Covid has been an unmitigated disaster for the tourism and hospitality industry.
With high-value international travellers shut out and anywhere between 10 and 80 per cent of revenues gone, financial performance for the sector has been predictably woeful.
There’s no doubt the Government has succeeded from many measures in the fight against Covid and we should applaud and acknowledge that.
New Zealand’s case numbers and Covid fatalities are very low compared with similar countries. The unemployment rate has remained low and our economy, at a macro level at least, has been resilient so far.
However, Government’s performance in the fight against Covid is showing signs of strain. What lessons from the tourism and hospitality industry might help Government as we transition to a ‘new normal’?
Lesson 1: Anticipate what Kiwis want
The art of hospitality, true manaakitanga, is anticipating what people want. Too often during Covid, Government acted only after sustained pressure from ordinary Kiwis or the media.
These things include relaxation of lockdown requirements in Auckland, the 90 per cent vaccination target, and belatedly announcing timelines for when New Zealanders can return home without hotel quarantine stays.
The next threshold is properly opening up our borders to all double-vaccinated travellers without isolation on arrival. As a geographically isolated nation, we need to be truly ready to wholeheartedly welcome back international travel in all its forms.
For a Government that prides itself on promoting mental health, there’s been a total failure in recent weeks to recognise a growing need for greater personal autonomy, especially around movement and travel.
Lesson 2: Plan ahead for bookings, supplies and staff
Hospitality businesses flourish when they plan effectively for bookings, supplies and staff. It’s the unglamorous but essential grunt-work that supports everything we do. Hospitality businesses know that the bookings process must be easy, informative and efficient.
In contrast, the Government’s MIQ lottery has been an exercise in frustration and failure for the vast majority of “customers”.
On the “supplies” side, the Government missed a beat when executing its first vaccine purchase orders and seems to have completely botched the process of identifying and securing supplies of lateral flow tests. Again, other countries have had this stuff sorted for months now.
Lesson 3: Execution trumps concept
Tourism and hospitality businesses know that execution is more important than concept. There’s no point having the best restaurant theme, menu and décor if the food and service is terrible.
Hospitality industry success is often achieved by the best “fast followers”, which are businesses that identify and copy leading concepts from overseas. In contrast, the Government appears determined to follow its own path, rather than simply adopting the best ideas from elsewhere and concentrating on perfect execution.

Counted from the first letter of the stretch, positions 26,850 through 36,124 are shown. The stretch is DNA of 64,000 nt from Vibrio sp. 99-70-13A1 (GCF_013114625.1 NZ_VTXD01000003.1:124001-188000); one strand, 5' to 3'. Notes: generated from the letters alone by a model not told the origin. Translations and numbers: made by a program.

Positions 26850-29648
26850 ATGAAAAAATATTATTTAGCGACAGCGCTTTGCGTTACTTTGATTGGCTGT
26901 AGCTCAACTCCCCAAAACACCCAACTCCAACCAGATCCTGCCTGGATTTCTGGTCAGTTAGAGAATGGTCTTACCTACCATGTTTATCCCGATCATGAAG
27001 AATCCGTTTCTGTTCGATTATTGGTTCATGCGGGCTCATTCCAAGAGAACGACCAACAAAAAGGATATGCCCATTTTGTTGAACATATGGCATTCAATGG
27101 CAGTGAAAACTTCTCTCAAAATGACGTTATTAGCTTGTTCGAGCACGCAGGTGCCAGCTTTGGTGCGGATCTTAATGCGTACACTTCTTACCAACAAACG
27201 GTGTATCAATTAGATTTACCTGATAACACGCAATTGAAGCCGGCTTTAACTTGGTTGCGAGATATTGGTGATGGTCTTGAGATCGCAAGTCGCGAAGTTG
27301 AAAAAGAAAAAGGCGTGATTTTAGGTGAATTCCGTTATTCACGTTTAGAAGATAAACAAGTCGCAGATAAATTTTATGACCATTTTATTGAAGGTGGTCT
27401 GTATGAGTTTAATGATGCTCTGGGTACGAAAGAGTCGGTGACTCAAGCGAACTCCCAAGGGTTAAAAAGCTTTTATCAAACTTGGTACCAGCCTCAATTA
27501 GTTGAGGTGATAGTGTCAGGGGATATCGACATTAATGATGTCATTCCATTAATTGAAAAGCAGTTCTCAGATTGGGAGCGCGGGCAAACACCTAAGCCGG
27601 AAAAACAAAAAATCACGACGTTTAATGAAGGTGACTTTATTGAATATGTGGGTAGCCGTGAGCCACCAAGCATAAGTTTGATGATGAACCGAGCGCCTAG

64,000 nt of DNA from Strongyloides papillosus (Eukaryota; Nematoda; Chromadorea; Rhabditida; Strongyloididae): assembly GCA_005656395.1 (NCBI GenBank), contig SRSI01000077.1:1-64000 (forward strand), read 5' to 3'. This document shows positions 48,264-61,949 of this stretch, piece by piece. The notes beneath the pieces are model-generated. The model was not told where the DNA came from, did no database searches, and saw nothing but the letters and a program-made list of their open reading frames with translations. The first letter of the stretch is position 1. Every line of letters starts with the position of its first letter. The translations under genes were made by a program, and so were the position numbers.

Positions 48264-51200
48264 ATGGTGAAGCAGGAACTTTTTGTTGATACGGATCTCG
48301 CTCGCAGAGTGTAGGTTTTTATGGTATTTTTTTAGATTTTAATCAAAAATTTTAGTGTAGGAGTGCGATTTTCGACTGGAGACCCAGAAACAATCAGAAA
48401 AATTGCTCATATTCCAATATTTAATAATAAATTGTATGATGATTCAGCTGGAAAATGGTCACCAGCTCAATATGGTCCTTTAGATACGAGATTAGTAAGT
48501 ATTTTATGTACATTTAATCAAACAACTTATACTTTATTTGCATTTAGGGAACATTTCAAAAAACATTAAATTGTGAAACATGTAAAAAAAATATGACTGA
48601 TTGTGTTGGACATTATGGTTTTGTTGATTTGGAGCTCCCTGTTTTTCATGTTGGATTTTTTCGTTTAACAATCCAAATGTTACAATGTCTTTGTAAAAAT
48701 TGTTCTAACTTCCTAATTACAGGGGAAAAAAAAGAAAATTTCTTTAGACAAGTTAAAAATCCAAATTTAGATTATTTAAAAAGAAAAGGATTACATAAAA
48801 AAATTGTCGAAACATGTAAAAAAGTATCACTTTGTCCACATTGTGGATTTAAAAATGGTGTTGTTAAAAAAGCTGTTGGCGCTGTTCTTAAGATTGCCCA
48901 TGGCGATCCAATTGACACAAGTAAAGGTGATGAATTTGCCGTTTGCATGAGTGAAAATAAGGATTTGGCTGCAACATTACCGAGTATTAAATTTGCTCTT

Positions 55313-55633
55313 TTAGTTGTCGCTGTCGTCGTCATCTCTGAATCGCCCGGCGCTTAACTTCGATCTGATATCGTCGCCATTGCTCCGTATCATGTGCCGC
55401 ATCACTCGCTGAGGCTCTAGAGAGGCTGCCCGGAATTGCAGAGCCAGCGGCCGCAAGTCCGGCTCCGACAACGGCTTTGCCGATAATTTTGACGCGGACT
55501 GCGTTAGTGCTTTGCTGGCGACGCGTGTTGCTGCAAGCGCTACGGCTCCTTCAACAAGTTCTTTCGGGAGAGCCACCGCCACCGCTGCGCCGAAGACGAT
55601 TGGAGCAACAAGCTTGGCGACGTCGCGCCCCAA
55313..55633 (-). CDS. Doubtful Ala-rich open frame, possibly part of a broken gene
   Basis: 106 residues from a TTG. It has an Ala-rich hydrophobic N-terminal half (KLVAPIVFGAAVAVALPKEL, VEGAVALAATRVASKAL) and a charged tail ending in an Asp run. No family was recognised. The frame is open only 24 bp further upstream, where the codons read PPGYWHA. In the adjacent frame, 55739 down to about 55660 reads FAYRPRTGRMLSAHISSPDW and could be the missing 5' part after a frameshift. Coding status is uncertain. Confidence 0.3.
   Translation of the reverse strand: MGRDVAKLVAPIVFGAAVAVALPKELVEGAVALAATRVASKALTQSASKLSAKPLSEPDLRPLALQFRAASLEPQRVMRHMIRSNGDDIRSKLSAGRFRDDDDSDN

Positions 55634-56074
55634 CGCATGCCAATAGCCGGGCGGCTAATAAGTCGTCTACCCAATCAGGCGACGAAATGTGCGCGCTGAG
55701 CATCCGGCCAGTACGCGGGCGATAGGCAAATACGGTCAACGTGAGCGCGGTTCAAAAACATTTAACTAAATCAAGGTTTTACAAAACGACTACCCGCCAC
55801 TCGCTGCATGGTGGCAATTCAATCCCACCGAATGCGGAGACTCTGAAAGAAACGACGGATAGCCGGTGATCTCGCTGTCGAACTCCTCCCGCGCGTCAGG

Surely other countries have done some things right? Why did we need our own bespoke vaccine certificate regime? Why so slow to deploy rapid-testing? Why create an MIQ booking system from scratch?
Unneeded innovation wastes time and resources which leads to execution failures, delay and cost escalation.
Lesson 4: Think deeply about the guest experience
Tourism and hospitality businesses focus on ‘guest experience’ – the perspective of customers is more important than the best intentions of the host.
Government planning around lockdowns appears attuned to one type of ‘customer’ only – the risk-averse, salary-earning, domestically-focused, non-Aucklander.
Planning for vaccination rollout seems to have bypassed the predictable experience of marginalised and at risk groups.
The ongoing requirement for all healthy, double-vaccinated travellers to isolate in a border hotel for seven days is a confusing and frustrating experience when other countries have found better ways to slow the cross-border spread of Covid.
Lesson 5: Clarity, consistency, timelines and targets
Hospitality is facilitated by human beings, but we all make mistakes if left without guidance. The best operational playbooks for frontline staff provide clarity, consistency, timelines and targets.
Government policymaking has had to be nimble and adjust to new information. However, we’ve been short on clarity, timelines and targets. New Zealanders have often been left unsure of our roles.
At times, the failure to set clear targets has seemed intentional, as if uncertainty would somehow translate into greater vaccine uptake.
Even now, with nationwide vaccination fast approaching 90 per cent and thousands of domestic Covid cases in home isolation, the Government is frustratingly non-committal about when vaccinated travellers will enter New Zealand without isolation on arrival.
There’s no excuse for this ongoing failure to set clear timelines and targets and work consistently to achieve those goals.
Here’s hoping that Government learns from the wisdom of tourism and hospitality. New Zealand’s once-proud tourism industry now pins its survival hopes on a timely, well-planned and well-executed reconnection with the rest of the world. Let’s work together to make that happen.
– James Doolan is the strategic director of Hotel Council Aotearoa.
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